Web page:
2. I think you are wrong about that Dylan. It’s not that they HAVE to tour, it’s that they CAN tour now. I don’t think that those bands were making so much money from there 22 shows a year in 2007 that they didn’t care about doing more shows. Indie bands have a higher profile than ever, meaning that there are more oppertunities to play and actually draw a crowd. If these bands were really touring more purely out of need for cash, they’d have better luck staying in town and getting a fast food job…

  3. Left Indianapolis off the list? People there are so starved for ANY tour to come through that it makes them incredibly rabid audiences!

  4. huge statistical flaw by using population as the baseline for rock score. cities with smaller populations or cities with smaller latin populations inordinately skewed.
    new york and los angeles are obviously one and two with san francisco, boston and chicago rounding it out. just based on a proper baseline accounting.
    good luck explaining results above, when every single viewer knows the NY LA SF BOS CHI markets are inordinate leaders answering the question youre attempting to answer with austin madison new orleans las vegas and denver.

  5. In the article they spelled Madison wrong!! In the paragraph under the red graph They added an extra i.

  6. Unless I’m missing something Songkick has made the classic mistake of confusing quantity with quality. If the only metric used in this “study” was rock concerts per capita than the results of this study should be called “Top 10 cities with the most rock concerts per capita.” Nothing about this data suggests these cities are tops in anything else and certainly not the best as the Hypebot headline alleges. This is really a case of mislabeling and false headlines.

  7. In Wisconsin we have Summerfest in Milwaukee where you can see top touring bands (5 to 7 per night) for the $12 entrance fee. In Madison last month we had the Goo Goo Dolls and Guster and for $45 you could have seen both. Wisconsin knows how to rock.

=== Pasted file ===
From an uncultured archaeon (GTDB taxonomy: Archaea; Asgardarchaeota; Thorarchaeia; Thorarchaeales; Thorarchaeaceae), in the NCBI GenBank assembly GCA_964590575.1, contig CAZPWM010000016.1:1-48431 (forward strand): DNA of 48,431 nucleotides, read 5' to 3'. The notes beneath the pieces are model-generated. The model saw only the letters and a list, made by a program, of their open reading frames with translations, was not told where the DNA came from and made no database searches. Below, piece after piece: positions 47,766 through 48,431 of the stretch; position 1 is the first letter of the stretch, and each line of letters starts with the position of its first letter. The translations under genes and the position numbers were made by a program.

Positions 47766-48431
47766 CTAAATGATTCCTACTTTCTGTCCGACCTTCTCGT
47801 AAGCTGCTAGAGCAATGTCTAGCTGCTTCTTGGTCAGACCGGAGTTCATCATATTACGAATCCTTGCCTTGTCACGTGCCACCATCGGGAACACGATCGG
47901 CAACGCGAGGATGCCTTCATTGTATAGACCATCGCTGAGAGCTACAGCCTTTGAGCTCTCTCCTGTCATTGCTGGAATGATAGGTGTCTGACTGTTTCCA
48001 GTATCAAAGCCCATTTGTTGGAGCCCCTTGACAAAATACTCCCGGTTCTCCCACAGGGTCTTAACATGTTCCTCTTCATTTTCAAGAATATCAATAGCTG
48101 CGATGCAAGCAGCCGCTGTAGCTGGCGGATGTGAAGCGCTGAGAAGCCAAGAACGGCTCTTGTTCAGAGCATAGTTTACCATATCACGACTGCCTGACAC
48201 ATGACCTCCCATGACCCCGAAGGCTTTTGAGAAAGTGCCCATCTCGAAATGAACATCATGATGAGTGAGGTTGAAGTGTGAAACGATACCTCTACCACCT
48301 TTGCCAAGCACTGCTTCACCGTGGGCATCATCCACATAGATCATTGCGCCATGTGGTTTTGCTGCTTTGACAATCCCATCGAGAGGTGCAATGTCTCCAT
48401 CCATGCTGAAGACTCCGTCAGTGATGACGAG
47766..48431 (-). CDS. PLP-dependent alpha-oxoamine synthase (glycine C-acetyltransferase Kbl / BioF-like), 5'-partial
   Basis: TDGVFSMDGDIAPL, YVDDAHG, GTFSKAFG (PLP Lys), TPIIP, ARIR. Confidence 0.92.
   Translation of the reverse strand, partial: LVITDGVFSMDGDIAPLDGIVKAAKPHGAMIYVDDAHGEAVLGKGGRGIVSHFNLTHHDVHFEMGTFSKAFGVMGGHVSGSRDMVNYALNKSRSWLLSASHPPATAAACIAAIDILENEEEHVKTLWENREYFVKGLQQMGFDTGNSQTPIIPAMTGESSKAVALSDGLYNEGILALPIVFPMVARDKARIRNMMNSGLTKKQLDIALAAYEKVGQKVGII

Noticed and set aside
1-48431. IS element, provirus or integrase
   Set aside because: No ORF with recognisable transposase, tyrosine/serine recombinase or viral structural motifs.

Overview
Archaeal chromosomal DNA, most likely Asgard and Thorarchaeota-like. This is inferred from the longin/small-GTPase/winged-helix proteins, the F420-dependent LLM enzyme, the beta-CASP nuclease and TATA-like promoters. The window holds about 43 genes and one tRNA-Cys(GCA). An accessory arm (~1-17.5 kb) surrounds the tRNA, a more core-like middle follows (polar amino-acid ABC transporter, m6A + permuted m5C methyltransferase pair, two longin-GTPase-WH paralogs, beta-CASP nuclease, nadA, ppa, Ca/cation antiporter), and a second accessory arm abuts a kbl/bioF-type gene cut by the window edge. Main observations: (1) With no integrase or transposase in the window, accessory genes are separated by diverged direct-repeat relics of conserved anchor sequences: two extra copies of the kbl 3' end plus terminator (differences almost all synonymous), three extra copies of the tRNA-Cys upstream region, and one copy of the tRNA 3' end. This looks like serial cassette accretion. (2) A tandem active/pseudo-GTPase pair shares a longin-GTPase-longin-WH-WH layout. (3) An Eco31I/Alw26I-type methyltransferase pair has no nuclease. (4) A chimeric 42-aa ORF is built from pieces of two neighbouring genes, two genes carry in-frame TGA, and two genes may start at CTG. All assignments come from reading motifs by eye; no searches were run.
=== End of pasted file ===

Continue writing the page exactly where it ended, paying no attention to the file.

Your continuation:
8. Interesting. Not sure I agree with the stats. There are also a lot of other factors that aren’t considered here – like number of original bands vs. cover bands. But if it’s correct, it’s a pretty sad comentary on Rock concerts in general – because I have always felt there could be more venues in Madison – and more support for music in general. The current culture is to support cover bands. People want to hear the stuff being played on the Radio. Original bands end up performing at Pay for play venues and most new bands don’t survive for long. We’re quickly approaching the day when we’ll be listening to the same music over and over and over.

  9. Yeah I’m in San Francisco right now, which is insane to be left off since there are definitely many more shows, but I live in Madison. Our scoring 2nd highest has got to be absolutely wrong. We do get a lot of shows, but if they’re new bands just traveling from elsewhere in the midwest to cram on a 4-5 band bill on a weeknight where it’s free admission or $5 if you want $1 PBRs, it will skew results tremendously. We used to have more shows 10 years ago before a couple clubs burnt down and bands began skipping us as a tour stop, and we really never recovered from that.